The slim margins in those few states gave Trump all their electoral votes and put him in the White House despite his having lost the popular vote nationally by almost 4 million votes.

Trump gained the votes of many unionists by promising to bring jobs back to the devastated region. The Democrats noted that he has failed to do that. Those states are losing industrial jobs, instead, they said.

But the debate was also the first since the Democratic-run U.S. House formally opened the impeachment inquiry, concentrating on Trump’s demand that the Ukrainian government dig up political dirt against one of the 12, Biden, in return for U.S. military aid.

The impeachment inquiry underway in the House can look too into Trump’s obstruction of justice and other “high crimes and misdemeanors,” including his racism, xenophobia, and divisiveness – all of which were denounced by the Democratic candidates last night.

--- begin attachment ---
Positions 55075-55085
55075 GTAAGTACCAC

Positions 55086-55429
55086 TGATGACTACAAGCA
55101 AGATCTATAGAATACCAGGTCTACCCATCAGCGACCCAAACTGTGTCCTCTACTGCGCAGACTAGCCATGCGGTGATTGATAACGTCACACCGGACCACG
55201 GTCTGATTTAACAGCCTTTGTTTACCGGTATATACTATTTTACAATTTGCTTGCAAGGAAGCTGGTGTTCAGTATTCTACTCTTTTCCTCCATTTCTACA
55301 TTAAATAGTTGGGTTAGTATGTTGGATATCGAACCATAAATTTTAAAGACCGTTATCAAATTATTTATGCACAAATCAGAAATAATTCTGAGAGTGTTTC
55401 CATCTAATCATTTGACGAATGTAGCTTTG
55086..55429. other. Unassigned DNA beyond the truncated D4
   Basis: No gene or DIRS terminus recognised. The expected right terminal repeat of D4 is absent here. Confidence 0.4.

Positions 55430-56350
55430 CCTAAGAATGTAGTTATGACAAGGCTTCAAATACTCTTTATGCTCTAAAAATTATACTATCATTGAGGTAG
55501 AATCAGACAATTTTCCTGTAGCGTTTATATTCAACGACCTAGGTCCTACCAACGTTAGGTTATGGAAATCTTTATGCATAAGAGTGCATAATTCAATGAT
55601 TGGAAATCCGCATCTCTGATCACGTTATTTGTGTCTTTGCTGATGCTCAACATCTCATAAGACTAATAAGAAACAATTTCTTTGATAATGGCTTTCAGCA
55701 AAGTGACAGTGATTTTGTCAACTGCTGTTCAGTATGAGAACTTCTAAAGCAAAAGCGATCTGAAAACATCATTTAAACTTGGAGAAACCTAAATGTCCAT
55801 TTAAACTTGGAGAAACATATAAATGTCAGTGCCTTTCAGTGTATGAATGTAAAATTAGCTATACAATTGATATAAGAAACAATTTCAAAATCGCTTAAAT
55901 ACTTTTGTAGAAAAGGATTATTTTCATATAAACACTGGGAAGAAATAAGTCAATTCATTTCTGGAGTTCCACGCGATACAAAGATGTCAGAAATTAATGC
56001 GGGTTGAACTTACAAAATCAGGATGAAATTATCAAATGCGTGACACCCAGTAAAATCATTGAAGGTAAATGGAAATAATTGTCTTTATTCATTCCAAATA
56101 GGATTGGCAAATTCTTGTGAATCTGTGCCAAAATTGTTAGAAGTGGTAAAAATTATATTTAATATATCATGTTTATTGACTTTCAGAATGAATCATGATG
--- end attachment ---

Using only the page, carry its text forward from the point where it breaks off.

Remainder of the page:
Trump’s Ukraine quid pro quo endangers national security, the congressional Democrats state. The hopefuls all agreed last night.

Harris, a former prosecutor and California Attorney General, said Trump provided the evidence himself, with the semi-transcript of his phone conversations with Ukraine’s new president. That phone exchange is a key in the House investigation.

“I know a confession when I see it. He’s given us the evidence in plain sight. He’s the most corrupt and undemocratic president we’ve ever had,” Harris said. Added South Bend, Ind., Mayor Pete Buttigieg: “The president has left us no choice. They (lawmakers) have to act because of the actions he’s confessed to. And after Donald Trump, we’ll be even more vulnerable than we are now.”

There were other takes on why the House must impeach Trump. Former Housing Secretary Julian Castro cited the Mueller report on Trump’s relationship with Russian manipulation of the 2016 presidential election. Special Counsel Robert Mueller’s revelations of Trump’s obstruction of justice in that probe “point out the instances where he violated his oath of office,” said Castro.